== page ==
The match between the Houston Dynamo and Columbus Crew SC could go down as one of the most uneventful and, to be completely honest, boring contests in MLS regular season history. After an 18th-minute red card to Tyler Deric set the Dynamo down a man—with Kei Kamara scoring the ensuing penalty-kick—the Crew kicked the ball around for 75 minutes while Houston sat and watched.
It was an intriguing tactical battle, though, and inspired more debates about Owen Coyle's in-game decision making, particularly his substitutions. The manager decided to put on two defenders with his final two subs—not making any sort of an attacking effort despite being down just a goal—and didn't give help to striker Giles Barnes, who ended up stranded the entire game. There are two sides to this argument, and we'll get into it later.
In the meantime, here are three things from the ugliest game of the season:
1. New lineup
Fans have been demanding a lineup overhaul. They got it:
It was a 4-1-4-1 with Collen Warner playing as a lone number-six—making his season debut—and Agus entering at center-back in place of David Horst. Giles Barnes got an opportunity at striker, Deric entered at goalkeeper and Sheanon Williams came in at right-back, while Boniek Garcia played wide left.
Before seeing it on the field, one thing was clear about this formation: It would be much, much more defensive-oriented than the 4-2-3-1s of the recent weeks were. Without a chance-creator in midfield—Cristian Maidana was benched—Coyle was banking on counter attacks and set pieces to get them goals. It didn't look horrendous after 15 minutes or so, but then again, it's hard to extract anything from such a small sample size.
When Deric was red carded, Warner was forced to be subbed off for backup goalkeeper Joe Willis, changing the formation to more of a deep-sitting 4-4-1. If Kamara hadn't buried that penalty, it's very possible we would be praising the Dynamo right now, because they were organized, disciplined and relentless defensively, shutting down the Crew attack.
The entire visiting team bunkered into their own half and cut off all passing lanes in the final third, condensing the game to the point where nobody could do anything to challenge the goalkeepers. It was a wonderful display of defense from the Dynamo; any team around the world playing with ten men and defending a lead should look to this as a blueprint for defensive success. Everything worked magnificently, and Columbus sputtered to the end without a significant attempt on Willis.
But there was one problem: The Dynamo didn't have a lead.
So though they played an awesome defensive game, they came out with nothing to show for it, because they put nothing into the attack despite chasing a lead. At some point, they should have pushed forward and earned more set pieces or forced a turnover in midfield, even if it meant sacrificing a man defensively. As a result, they leave MAPFRE Stadium with their fourth loss in five games.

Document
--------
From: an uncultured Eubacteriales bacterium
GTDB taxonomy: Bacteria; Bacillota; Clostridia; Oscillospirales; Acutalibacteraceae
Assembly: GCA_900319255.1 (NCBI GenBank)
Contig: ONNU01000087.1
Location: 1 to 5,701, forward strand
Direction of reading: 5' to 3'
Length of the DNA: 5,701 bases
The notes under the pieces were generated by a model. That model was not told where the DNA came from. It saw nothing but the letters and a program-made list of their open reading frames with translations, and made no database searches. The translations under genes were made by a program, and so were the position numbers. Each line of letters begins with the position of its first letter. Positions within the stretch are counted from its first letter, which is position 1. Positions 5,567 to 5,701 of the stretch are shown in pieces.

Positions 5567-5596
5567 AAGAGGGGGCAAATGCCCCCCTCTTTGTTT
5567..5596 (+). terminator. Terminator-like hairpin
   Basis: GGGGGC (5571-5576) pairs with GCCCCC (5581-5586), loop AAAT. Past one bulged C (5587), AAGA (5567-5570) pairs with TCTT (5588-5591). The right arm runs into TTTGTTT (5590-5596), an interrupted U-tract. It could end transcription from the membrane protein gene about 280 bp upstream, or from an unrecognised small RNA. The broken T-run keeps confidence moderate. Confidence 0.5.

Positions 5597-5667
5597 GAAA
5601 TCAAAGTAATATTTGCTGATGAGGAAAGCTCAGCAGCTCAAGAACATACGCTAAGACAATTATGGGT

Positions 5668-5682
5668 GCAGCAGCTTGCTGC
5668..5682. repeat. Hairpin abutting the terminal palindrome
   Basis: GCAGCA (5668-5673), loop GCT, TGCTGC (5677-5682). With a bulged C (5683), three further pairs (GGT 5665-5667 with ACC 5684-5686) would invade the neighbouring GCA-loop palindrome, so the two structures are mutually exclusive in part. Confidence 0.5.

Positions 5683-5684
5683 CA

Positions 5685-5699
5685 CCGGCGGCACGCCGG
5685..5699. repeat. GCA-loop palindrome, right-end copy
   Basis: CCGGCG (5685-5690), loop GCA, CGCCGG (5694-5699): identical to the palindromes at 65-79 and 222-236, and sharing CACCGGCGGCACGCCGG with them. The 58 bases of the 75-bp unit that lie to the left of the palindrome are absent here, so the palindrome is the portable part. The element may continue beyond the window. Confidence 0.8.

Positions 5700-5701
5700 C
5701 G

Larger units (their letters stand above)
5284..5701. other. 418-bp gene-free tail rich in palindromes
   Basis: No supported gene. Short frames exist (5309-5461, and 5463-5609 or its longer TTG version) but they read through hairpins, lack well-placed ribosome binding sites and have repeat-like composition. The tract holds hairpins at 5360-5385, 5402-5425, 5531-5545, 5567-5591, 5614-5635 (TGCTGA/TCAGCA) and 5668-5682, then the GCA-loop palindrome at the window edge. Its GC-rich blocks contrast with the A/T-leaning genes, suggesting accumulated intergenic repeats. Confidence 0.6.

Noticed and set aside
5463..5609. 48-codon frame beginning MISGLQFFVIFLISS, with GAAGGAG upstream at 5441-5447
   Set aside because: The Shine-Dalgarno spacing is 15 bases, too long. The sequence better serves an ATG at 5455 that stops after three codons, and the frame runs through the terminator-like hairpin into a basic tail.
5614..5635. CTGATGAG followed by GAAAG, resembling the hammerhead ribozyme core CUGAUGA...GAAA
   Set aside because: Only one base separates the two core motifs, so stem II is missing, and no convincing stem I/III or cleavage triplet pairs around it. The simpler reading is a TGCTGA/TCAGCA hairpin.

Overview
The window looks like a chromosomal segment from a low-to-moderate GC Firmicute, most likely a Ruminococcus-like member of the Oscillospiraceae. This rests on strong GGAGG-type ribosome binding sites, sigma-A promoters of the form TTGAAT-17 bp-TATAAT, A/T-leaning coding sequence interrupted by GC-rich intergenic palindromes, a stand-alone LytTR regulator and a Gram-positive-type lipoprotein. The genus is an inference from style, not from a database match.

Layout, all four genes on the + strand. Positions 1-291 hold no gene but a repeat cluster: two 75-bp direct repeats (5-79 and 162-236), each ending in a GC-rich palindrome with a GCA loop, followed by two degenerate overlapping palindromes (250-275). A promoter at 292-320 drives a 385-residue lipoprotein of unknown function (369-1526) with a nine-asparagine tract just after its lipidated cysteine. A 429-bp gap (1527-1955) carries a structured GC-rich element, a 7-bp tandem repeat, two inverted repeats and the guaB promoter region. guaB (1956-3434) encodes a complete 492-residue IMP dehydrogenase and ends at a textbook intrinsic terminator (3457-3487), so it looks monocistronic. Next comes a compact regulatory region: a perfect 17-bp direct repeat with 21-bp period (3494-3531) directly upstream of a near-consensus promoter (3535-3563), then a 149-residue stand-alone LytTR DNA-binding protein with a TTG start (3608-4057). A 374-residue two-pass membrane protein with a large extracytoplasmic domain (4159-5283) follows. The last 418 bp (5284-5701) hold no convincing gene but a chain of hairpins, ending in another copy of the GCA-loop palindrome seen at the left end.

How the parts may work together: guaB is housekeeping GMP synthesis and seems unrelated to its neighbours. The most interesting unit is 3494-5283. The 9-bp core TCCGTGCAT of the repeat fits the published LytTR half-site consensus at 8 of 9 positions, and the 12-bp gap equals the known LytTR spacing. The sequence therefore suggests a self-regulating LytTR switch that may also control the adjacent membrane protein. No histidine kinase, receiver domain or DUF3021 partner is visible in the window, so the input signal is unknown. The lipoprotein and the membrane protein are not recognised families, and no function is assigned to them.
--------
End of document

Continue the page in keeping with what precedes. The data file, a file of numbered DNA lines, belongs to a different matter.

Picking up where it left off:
The Dynamo's bunkering produced some interesting statistics:
The Crew completed 576 passes. 576! That is a ridiculous amount of passes, and it only gets crazier as 335 of those passes were made in the attacking half.
Columbus set up shot in that area and passed the ball around aimlessly for almost the entire game. They ended with 73.4% possession because of it. It was comparable to the USMNT's win over St. Vincent and the Grenadines last season, at least in terms of stats.
Houston need to do better. I don't care what the situation is; you can't give up that much of the ball.
The two substitutions Coyle made in the second half were both defenders. First, Abdoulie Mansally came on for Garcia and played as more of a second right-back rather than a winger. Then, Horst came on as a third center-back in place of right-back Sheanon Williams in the 75th-minute, meaning the Dynamo basically played with five or six in the back.
The two subs may seem questionable at first, but each did have a deeper purpose. Mansally was brought on to improve the counter—he's considerably faster than Boniek—but also shore up the defense, which was under growing pressure from the Crew. Horst would make sure Columbus couldn't net the deciding goal—how could they, with three center-backs in the middle?—while providing another big body in the box on set pieces, which surely would be their only chance at squeezing out a goal.
Coyle had a strategy in mind and put the right personnel on the field to execute it. Sure, it didn't work, but there are times where you can't blame the manager. We're still waiting to see that new 4-1-4-1 formation in action for longer than 15 minutes, so I think everyone should reserve judgement on Coyle until we see that he really does have a long-term fix for the Dynamo's multitude of problems.